The Blue Ridge Hunt was organized in 1888, but this gently rolling grassland in the Valley of the Shenandoah echoed to the music of hounds, the huntsman’s horn, and the rhythm of galloping horses long before that time. A youthful George Washington regularly followed the hounds of his friend and employer Thomas, sixth Lord Fairfax nearly three hundred years ago over the very same hills and fields and along the same twists and turns of the Shenandoah River as do the Blue Ridge hounds today.
Mark Houliston’s fine photo of a fox pouncing on a mouse becomes all the more interesting when the context is revealed. For a good half hour, this red fellow hunted confidently and unconcerned, all the while trucks and trailers carrying Blue Ridge Hunt members, horses, staff, and hounds were arriving and unloading at a popular Saturday meet directly across the road from his happy hunting ground. Bon appetit, Sir Charles. We admire your nonchalance.
Posted December 22, 2015
The Junior North American Field Hunter Championship competition that began modestly twelve years ago between a handful of geographically-close Virginia hunts continues to expand in scope. This year’s competition involved juniors from twenty-seven hunts located across six MFHA Districts.
The program is succeeding because it’s purpose rises above just competition. Founders Douglas Wise, MFH, Old Dominion Hounds and Iona Pillion from the Blue Ridge Hunt had a larger dream: bring children to new hunting countries and open their eyes to the fact that these playgrounds don’t just happen to be there for them by chance, but have been nurtured and conserved for the perpetuation of wildlife, open space, and for those who treasure the natural world.
“We want these kids to know what a conservation easement is,” said Marion Chungo, one of the organizers.
The November morning was unseasonably warm as I tacked up my beautiful Cleveland Bay/TB cross, Fearnought. It was a surprise that I had come home from school, but with my mother keeping him fit for me, I knew that he would be all ready for a day’s hunting. Conveniently, the Blue Ridge Hunt (VA) meet was only a fifteen-minute hack from my grandmother’s stable where I keep my horse. By the time we arrived I was already very warm in my formal coat and wondering, ‘Did I drive all the way home for nothing?’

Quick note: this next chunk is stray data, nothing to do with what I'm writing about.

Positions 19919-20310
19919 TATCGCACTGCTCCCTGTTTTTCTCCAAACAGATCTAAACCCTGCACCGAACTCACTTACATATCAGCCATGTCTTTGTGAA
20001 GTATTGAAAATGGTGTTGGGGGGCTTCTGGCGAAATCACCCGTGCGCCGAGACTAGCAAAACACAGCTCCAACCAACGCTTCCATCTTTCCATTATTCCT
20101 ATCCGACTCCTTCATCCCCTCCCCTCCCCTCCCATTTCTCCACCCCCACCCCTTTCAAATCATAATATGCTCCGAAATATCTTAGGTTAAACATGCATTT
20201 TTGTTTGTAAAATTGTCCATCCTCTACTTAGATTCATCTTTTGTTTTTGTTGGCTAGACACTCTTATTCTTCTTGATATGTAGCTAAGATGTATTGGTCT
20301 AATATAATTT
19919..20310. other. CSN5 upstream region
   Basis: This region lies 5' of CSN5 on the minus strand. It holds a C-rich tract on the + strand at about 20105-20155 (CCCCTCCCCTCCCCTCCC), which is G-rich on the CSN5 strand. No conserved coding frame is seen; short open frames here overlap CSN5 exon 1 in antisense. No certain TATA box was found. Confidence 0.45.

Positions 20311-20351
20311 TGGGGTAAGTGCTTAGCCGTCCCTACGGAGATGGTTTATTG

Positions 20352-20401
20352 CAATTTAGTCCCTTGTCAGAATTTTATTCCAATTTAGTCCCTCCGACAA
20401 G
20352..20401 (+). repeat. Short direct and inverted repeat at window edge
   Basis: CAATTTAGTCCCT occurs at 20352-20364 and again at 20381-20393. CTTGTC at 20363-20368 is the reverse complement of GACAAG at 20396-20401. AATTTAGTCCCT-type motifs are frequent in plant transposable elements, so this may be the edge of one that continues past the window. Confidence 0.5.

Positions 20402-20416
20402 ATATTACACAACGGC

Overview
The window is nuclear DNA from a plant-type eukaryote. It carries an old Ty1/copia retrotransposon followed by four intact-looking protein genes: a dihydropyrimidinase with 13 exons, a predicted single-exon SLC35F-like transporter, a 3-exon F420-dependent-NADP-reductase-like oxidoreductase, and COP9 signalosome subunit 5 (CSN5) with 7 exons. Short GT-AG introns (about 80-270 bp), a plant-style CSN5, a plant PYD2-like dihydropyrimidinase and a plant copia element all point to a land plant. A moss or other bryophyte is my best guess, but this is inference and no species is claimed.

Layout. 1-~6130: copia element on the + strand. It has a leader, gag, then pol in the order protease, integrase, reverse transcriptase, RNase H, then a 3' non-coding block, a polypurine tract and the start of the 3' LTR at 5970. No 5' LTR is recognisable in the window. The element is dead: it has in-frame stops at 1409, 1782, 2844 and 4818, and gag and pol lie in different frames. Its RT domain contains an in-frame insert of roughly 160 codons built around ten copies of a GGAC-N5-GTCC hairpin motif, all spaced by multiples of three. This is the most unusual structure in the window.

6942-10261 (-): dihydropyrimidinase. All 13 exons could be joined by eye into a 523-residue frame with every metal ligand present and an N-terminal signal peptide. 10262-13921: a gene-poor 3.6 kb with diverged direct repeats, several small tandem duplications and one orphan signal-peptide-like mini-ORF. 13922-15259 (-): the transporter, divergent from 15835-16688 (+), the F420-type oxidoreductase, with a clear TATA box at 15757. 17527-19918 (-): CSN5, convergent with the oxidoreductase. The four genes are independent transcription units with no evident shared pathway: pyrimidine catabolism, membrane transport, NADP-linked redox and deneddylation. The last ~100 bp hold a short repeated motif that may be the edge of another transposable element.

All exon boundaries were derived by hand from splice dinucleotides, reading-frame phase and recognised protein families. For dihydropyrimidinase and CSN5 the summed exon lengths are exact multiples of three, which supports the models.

Joan Batterton, one of the finest Field Masters I have ever followed across a hunting country, died on Monday, August 31, 2015 at the age of ninety-eight. She was born in Auckland, New Zealand in 1917 and died at her home in Berryville, Virginia.
A diminutive but magnificent horsewoman, she led the field for the Blue Ridge Hunt (VA) for fifteen years, while in her sixties and seventies, on a succession of bold, grand jumping horses, some off the timber racecourses. She knew her country, knew how the foxes ran, and what I remember best is how she led her field at a steady hand-gallop, at an even pace, whether over fences or in the open, keeping us in touch with hounds in a lovely and seductive rhythm.
She never raised her voice, but spoke in her soft New Zealand accent, always with a touch of a smile, an inquiring arch of her eyebrows, maintaining an eye contact as expressive as her words. She didn’t suffer fools, however, and could flay them with a quiet single-sentence opinion.
The sixty-sixth running of the Blue Ridge Hunt Point-to-Point Races were held at Woodley Farm on Sunday, March 22, 2015. This was the second year in a row that the Blue Ridge race meet had to be postponed due to the weather.
Trainer Teddy Mulligan returned to the racecourse after a year’s absence, saddling his first horse for the first race since his leave-taking and scoring his first win. Bedizen and Zol Zayne, the one-two horses, pulled away from the field of four in the Maiden Hurdle Race with less than a quarter mile to run. Turning for home, Bedizen with Jeff Murphy up took the lead and drew away for a convincing win.
In the remaining two hurdle races—Amateur/Novice Rider and Open Races—trainer Jimmy Day and his rider Brendan Brooks dominated the Winner’s Circle with Controlled Neglect, owned by Ann Braxton Jones-Lynch, and Manacor, owned by a Daybreak Stables syndicate.